Ford Madox Brown does appear to have used ‘wet white grounds’ in his Jesus Washing Peter’s Feet (1852-6), but Brown found the technical challenge of painting over the still-wet ground was too great.
Some of the Pre-Raphaelites also used copal in their paints and varnishes, although none seems to have used much Megilp, despite its popularity in British painting in the nineteenth century. To date – and their paintings are still relatively young – few seem to have suffered any problems with cracking or threats to their structural integrity, but only time will tell whether their white grounds are quietly turning into soap (by saponification, instead of the normal process of ‘drying’ by polymerisation).
The late nineteenth century saw oil paint manufacture transformed from a small-scale craft to an industrial process, supported by technical developments of industrial chemists.
Tubed paints were augmented by additives, to promote their flow and handling, and achieve a more consistent buttery feel. Together with the introduction of important synthetic pigments, and machine manufacture including even mechanical grinding of pigments, they provided artists with more reliable supplies, allowing the painter greater scope in technique.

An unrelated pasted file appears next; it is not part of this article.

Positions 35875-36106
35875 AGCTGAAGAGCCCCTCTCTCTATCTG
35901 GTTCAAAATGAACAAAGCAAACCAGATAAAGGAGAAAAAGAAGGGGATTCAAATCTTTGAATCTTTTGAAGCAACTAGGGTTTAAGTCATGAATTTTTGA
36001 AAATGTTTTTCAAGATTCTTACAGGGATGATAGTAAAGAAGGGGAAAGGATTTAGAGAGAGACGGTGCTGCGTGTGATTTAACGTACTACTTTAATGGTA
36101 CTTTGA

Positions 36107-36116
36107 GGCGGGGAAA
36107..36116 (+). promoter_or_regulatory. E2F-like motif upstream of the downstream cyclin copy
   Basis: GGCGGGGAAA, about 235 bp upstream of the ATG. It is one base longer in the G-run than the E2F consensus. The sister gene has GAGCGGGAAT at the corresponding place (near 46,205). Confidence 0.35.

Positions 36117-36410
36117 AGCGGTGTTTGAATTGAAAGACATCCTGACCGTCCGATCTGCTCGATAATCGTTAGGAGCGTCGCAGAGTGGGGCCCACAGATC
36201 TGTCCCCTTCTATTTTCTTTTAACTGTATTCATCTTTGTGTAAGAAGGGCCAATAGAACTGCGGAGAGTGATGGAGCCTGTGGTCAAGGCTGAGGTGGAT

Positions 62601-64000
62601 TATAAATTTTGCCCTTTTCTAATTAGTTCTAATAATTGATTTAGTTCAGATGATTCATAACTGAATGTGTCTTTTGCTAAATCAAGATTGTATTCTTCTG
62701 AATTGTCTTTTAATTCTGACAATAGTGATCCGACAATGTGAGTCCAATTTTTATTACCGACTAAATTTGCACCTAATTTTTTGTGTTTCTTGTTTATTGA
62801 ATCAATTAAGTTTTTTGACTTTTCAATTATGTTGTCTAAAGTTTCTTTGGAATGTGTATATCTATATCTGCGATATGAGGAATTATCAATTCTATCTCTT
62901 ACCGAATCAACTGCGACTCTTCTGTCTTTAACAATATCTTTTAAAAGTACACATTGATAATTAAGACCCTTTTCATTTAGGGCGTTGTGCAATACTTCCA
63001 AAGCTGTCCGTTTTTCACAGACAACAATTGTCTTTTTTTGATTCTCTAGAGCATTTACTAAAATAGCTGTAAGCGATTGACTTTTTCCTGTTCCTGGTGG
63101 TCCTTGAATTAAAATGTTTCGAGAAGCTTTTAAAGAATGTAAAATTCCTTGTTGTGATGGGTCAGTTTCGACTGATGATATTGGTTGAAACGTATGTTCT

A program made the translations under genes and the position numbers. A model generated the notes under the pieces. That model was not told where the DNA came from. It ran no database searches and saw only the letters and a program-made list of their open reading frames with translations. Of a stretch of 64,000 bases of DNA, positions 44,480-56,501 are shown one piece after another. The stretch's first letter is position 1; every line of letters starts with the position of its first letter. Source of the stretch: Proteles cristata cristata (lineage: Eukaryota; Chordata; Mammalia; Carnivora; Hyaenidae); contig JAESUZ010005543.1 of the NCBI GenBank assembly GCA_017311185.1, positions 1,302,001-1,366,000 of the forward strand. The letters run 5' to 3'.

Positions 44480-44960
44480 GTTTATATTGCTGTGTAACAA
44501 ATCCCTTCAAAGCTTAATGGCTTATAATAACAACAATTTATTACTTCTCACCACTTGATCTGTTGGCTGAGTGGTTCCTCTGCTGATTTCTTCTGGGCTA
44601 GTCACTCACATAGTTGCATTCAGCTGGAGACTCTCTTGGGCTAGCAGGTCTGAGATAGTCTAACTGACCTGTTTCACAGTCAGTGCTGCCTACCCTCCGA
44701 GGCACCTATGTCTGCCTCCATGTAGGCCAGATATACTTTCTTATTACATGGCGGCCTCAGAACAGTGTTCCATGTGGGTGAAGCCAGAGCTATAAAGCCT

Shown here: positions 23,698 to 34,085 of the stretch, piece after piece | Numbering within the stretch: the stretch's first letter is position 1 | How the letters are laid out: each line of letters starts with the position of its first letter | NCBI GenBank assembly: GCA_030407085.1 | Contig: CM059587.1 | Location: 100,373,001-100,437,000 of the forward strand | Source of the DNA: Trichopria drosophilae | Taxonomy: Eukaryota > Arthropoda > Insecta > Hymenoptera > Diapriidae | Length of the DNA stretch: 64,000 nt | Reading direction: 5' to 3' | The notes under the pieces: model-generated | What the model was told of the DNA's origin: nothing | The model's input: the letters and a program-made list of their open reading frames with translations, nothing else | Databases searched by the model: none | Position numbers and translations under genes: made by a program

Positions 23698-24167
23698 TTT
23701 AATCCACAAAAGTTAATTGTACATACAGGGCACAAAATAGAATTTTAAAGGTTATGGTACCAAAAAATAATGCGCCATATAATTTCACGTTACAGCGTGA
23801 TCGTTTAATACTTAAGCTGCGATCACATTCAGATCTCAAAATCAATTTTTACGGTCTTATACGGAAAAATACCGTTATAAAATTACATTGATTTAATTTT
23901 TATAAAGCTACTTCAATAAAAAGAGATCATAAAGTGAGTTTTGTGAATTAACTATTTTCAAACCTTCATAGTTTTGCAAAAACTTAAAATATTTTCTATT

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Callen A (2015) The Work of Art, Plein-air Painting and Artistic Identity in Nineteenth-century France, Reaktion Books. ISBN 978 1 7802 3355 0.
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Schaefer I, von Saint-George C & Lewerentz K (2008) Painting Light, The Hidden Techniques of the Impressionists, Skira. ISBN 978 88 6130 609 7.